The research team, led by Loughborough University and experts from Leicester, assessed 146 mainly sedentary NHS staff.
Seventy-seven were put in an intervention group and given height-adjustable workstations - also known as sit-stand desks - while the remaining 69 continued with their standard desks.
Working time spent sitting was measured at the start of the study and again three, six and 12 months later.
At the start of the study, overall sitting time was 9.7 hours per day.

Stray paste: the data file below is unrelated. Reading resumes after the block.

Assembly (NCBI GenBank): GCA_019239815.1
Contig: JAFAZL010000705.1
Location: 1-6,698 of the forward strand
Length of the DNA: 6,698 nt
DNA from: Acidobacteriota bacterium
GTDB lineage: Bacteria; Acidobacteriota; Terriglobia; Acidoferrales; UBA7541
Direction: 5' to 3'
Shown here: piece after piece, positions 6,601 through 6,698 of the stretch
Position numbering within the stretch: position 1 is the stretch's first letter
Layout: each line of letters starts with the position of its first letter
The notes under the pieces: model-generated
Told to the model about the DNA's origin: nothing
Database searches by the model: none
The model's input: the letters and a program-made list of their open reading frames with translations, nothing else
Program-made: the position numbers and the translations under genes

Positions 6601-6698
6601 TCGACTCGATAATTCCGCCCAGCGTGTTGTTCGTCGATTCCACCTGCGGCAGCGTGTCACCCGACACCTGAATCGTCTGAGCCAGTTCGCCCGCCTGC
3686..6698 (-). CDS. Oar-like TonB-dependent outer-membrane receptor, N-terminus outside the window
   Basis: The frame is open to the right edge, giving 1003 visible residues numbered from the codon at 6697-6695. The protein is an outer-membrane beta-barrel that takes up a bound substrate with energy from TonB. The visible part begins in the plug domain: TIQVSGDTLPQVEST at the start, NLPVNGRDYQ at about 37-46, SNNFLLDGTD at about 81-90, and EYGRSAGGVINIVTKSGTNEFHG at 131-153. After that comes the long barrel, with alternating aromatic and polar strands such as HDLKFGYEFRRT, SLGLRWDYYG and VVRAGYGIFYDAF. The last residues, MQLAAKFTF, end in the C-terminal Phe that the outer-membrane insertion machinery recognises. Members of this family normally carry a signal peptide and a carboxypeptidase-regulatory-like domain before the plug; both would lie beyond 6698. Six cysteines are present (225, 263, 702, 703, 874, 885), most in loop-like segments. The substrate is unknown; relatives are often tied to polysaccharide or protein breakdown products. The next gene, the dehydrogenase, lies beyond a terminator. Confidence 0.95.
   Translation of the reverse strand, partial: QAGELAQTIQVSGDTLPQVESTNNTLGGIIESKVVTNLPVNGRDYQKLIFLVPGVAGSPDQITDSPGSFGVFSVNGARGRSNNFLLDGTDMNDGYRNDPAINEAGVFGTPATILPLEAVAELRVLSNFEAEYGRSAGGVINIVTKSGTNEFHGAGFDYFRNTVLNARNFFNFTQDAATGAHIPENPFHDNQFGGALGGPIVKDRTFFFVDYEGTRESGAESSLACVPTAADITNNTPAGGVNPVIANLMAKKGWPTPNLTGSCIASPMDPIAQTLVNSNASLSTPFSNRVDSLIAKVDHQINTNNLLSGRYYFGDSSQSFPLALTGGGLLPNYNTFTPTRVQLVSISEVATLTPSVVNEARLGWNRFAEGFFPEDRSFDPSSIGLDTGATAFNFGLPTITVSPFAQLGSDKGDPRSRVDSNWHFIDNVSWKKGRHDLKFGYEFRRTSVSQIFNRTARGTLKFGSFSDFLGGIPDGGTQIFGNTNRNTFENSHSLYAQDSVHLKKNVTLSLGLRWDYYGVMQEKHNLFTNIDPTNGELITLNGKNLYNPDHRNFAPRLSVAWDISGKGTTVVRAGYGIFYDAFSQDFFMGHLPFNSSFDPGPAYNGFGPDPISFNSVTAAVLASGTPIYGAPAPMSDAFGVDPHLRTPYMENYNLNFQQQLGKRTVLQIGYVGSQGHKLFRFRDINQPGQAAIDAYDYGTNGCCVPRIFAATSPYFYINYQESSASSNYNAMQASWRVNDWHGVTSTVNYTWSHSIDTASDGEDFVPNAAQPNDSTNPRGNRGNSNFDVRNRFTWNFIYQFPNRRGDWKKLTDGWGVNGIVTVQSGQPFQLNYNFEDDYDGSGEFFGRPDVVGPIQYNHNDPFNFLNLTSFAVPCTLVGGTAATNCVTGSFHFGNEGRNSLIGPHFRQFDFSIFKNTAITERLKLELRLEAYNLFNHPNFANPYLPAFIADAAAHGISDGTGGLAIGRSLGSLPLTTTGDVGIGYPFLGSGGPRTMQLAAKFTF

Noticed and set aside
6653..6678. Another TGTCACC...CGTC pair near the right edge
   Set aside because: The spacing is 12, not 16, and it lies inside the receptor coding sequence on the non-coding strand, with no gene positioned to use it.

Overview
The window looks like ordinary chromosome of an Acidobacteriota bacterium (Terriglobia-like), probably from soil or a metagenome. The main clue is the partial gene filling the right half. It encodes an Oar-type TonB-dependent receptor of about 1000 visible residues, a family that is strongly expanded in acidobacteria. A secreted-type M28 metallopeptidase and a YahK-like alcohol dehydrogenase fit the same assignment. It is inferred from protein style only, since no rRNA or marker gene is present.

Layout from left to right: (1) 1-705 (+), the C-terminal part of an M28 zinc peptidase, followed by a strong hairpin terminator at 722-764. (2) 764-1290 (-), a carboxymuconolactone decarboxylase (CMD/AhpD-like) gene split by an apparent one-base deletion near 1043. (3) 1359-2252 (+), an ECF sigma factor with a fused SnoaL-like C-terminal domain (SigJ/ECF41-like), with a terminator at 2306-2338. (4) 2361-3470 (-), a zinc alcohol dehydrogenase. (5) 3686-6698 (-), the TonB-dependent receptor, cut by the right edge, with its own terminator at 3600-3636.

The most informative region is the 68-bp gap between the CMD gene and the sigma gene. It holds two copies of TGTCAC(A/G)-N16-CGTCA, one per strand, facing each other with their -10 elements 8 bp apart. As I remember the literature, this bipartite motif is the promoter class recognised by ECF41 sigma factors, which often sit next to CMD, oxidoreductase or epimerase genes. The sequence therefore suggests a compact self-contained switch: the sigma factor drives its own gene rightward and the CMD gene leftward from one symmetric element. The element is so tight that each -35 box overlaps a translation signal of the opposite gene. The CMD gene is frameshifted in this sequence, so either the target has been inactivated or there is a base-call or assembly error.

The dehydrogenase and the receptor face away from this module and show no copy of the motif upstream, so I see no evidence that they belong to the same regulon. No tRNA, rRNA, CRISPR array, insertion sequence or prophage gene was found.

Over the course of the experiment, sitting time was lower by 50.62 minutes per day at three months, 64.4 minutes per day at six months, and 82.39 minutes per day at 12 months.
Those who were given sit-stand desks also reported improvements in musculoskeletal problems, according to the research published in the British Medical Journal (BMJ).
A questionnaire filled out by the participants also suggested employees who used the sit-stand desks were less anxious and cited an improved quality of life - but no notable changes were found for job satisfaction, cognitive function or sickness absence.
Medical research has suggested constant sitting is harming our health - potentially causing cardiovascular problems or vulnerability to diabetes.